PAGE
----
Monday, November 20, 2017
6:00 PM - 7:30 PM
Professor Alison Reiheld, Southern Illinois University-Edwardsville, on medical ethics and Provider-Patient relationships.
Patients often worry that their health care providers aren't taking them seriously. What they can't always tell is why their claims are not given the credit they are due. Using tools from sociology and philosophy, I analyze what goes wrong in particular kinds of patient-provider encounters for three distinct patient groups: Black patients in pain, women in pain, and fat patients discussing diet and exercise. I argue that these particular patient groups have their testimony discounted unjustly during encounters with health care providers. They don't receive the amount of credibility they should, which harms them both as knowers and in terms of health outcomes. This injustice in the patient-provider relationship is underpinned by willful ignorance, "blindness", and a presumption of innocence on the part of providers who make decisions about the trustworthiness of patient testimony as though they are free from bias. All too often, physicians treating members of stigmatized social groups hear patient testimony but simply cannot credit it. Yet credit it they must; I close by offering recommendations for how individual providers and medical education can seek to reduce epistemic injustice in the patient-provider relationship.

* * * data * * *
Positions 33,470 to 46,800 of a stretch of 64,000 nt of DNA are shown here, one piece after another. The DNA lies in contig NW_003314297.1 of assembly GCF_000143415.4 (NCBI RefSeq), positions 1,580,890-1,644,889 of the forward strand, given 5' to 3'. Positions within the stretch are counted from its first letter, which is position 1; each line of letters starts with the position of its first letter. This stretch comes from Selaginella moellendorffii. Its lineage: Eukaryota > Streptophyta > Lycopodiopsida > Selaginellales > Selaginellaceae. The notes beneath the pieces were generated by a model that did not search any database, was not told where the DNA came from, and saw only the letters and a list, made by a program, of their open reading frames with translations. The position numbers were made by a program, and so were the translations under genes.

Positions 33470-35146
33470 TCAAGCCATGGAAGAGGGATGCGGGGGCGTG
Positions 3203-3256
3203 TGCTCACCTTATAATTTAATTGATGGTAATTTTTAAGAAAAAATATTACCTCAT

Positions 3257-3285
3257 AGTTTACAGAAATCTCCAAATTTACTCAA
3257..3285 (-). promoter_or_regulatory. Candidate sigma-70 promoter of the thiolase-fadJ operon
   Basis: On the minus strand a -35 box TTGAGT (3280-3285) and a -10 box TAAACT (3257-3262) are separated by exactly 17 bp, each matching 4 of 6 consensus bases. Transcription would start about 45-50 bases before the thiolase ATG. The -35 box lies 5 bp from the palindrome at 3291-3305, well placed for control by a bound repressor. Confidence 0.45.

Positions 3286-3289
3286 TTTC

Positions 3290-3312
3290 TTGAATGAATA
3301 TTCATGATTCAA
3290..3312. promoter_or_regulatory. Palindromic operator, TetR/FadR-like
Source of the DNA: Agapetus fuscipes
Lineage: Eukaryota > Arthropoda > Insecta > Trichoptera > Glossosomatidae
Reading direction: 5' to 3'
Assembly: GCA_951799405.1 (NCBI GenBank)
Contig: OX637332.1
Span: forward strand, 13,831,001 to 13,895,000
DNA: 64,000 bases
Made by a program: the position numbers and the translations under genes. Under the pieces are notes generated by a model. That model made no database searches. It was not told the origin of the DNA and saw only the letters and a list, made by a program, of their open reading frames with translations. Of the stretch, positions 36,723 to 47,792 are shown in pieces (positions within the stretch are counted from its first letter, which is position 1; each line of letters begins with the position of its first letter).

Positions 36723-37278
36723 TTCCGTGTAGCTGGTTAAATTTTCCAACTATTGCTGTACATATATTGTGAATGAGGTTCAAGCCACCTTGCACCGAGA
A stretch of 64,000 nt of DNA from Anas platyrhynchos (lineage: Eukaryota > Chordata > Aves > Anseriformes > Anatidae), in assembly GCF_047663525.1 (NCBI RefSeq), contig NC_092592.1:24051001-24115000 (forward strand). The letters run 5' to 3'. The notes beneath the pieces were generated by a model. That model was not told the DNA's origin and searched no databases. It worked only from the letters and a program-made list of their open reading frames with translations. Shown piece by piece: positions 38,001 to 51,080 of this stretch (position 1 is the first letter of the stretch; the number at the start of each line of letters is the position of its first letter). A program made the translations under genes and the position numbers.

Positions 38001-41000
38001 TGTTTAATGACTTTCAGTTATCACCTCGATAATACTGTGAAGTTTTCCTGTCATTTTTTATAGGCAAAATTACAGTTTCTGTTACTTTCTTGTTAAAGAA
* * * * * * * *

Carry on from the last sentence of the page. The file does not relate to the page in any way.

The annual Ethics Lecture sponsored by the Kenneth Mark Drain Chair in Ethics at Trent University is a public address by an invited speaker on issues of value theory that engage with the world, and in past years has included presentations on environmental awareness, Olympic competition, mindfulness and meditation.